Since I've been feeling more walled up than a Poe protagonist lately, here are three Wall Of Sound-related tunes, two produced by Phil Spector and one a loving homage to all things Spectorish.
"River Deep--Mountain High" from 1966 barely climbed to 88 on the Billboard 100 and was one of the most expensive singles ever produced at the time, costing over $20,000 in 1966 dollars (that's $138,000 in Today Cash)--which didn't include Phil Spector's private arrangement with Ike Turner (Spector paid him $20K just to stay away from the recording studio while Spector cut the single and the album with Tina Turner). The failure of the single to chart depressed Spector so much that he didn't do another musical thing for the next two years except sing the phrase "Music critics suck" over and over again.
River Deep, Mountain High
This next one is not as Wall-of-Soundy as RDMH, but it's definitely memorable for its subject matter alone. Written by Gerry Goffin and Carole King and recorded by The Crystals in 1962, the song was supposedly created after Goffin and King discovered that Little Eva (the singer on their "Do The Locomotion") was being beaten by her boyfriend, and when they asked why she put up with it, she replied that it was because he loved her. (Shades of Carousel.)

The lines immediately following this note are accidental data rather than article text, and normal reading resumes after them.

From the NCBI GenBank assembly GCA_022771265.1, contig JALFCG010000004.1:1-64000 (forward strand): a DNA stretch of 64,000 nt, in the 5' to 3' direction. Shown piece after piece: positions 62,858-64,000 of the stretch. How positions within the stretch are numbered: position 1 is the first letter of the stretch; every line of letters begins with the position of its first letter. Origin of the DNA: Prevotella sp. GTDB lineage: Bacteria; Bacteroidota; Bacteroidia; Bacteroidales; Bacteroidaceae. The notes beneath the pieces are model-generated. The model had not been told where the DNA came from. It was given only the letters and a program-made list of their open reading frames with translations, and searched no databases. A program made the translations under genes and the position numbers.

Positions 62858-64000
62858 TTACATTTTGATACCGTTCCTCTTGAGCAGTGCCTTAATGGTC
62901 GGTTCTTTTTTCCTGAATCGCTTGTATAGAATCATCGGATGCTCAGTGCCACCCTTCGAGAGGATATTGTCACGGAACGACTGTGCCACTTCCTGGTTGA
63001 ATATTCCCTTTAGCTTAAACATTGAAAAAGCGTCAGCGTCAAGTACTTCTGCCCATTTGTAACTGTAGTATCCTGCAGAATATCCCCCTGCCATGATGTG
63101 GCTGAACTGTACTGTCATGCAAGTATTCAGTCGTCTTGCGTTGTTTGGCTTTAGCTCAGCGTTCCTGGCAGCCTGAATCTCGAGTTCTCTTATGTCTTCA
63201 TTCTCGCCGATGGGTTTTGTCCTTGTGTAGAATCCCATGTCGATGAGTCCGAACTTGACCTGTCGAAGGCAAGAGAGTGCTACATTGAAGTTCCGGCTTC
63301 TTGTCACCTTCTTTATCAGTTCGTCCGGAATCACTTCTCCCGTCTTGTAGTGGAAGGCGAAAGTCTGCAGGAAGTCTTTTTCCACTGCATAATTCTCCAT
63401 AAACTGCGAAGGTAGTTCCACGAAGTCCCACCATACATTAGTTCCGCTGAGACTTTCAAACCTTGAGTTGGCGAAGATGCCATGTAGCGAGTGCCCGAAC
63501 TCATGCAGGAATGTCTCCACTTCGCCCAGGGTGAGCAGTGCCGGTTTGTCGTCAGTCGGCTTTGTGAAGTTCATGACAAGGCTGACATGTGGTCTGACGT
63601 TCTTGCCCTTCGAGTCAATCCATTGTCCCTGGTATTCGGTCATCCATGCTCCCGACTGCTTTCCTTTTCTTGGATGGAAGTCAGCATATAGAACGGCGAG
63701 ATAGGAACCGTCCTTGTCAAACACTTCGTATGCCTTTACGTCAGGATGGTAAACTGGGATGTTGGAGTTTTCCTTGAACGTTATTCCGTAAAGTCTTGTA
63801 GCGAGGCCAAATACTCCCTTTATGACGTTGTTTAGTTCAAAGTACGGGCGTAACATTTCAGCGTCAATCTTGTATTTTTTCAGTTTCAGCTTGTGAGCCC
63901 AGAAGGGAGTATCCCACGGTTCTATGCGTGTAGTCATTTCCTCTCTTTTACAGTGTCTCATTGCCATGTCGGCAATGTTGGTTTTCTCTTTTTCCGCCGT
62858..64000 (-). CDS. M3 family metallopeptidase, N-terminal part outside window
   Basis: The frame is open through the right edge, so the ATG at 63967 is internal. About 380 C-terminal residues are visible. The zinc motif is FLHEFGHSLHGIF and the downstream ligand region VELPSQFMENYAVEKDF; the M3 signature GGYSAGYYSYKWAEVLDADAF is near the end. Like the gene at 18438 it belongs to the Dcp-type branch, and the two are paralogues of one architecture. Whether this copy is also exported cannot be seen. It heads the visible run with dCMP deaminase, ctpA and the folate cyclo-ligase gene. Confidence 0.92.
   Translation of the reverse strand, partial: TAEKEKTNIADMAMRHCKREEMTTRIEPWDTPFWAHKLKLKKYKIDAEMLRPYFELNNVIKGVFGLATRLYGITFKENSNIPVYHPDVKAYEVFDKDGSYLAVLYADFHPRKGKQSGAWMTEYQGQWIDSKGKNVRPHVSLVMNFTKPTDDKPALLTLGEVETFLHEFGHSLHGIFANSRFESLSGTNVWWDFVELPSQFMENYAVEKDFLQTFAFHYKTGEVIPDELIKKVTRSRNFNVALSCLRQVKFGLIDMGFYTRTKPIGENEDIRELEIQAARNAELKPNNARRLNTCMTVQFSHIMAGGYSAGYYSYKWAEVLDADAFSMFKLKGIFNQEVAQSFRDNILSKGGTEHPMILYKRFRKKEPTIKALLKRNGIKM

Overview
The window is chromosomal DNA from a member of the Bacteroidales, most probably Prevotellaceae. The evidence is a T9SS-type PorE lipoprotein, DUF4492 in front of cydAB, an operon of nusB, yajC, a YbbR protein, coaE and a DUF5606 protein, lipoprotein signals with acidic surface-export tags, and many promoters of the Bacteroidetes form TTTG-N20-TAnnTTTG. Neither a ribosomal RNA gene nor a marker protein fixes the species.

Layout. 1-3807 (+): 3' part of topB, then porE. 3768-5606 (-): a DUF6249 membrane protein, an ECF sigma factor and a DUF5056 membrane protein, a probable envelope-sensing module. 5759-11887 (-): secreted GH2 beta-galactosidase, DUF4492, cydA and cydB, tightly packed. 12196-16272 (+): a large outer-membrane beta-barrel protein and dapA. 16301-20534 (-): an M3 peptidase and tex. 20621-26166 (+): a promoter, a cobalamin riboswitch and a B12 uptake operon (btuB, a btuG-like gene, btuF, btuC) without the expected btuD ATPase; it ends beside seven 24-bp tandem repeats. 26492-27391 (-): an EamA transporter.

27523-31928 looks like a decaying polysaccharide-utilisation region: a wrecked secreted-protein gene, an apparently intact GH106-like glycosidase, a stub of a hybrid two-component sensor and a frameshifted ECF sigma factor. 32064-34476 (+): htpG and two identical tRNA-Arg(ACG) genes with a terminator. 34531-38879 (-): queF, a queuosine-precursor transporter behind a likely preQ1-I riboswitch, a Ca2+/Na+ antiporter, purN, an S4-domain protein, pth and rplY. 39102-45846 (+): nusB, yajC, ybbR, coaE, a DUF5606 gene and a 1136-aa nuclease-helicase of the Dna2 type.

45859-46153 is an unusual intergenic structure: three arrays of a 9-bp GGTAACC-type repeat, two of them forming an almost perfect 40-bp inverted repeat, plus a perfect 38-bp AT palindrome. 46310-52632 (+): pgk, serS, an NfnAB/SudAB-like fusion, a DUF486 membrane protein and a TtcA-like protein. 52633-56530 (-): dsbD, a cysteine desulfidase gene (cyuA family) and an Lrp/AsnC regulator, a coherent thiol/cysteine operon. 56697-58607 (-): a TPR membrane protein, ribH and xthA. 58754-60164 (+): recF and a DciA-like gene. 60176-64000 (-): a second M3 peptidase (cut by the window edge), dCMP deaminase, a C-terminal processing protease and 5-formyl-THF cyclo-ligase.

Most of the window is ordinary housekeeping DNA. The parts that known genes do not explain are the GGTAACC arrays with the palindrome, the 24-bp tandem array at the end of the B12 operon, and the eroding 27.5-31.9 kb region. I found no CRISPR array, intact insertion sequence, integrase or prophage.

He Hit Me And It Felt Like A Kiss
And finally, on a (thankfully) much sillier note, we have this hot and sweaty duet between Fee Waybill and Re Styles from The Tubes' second album, which was arranged in Wall Of Sound style by Jack Nitzsche. It's one of my favorite songs, and it totally deserves to be in a John Waters movie somewhere. Or have John Waters direct a video of it.
Don't Touch Me There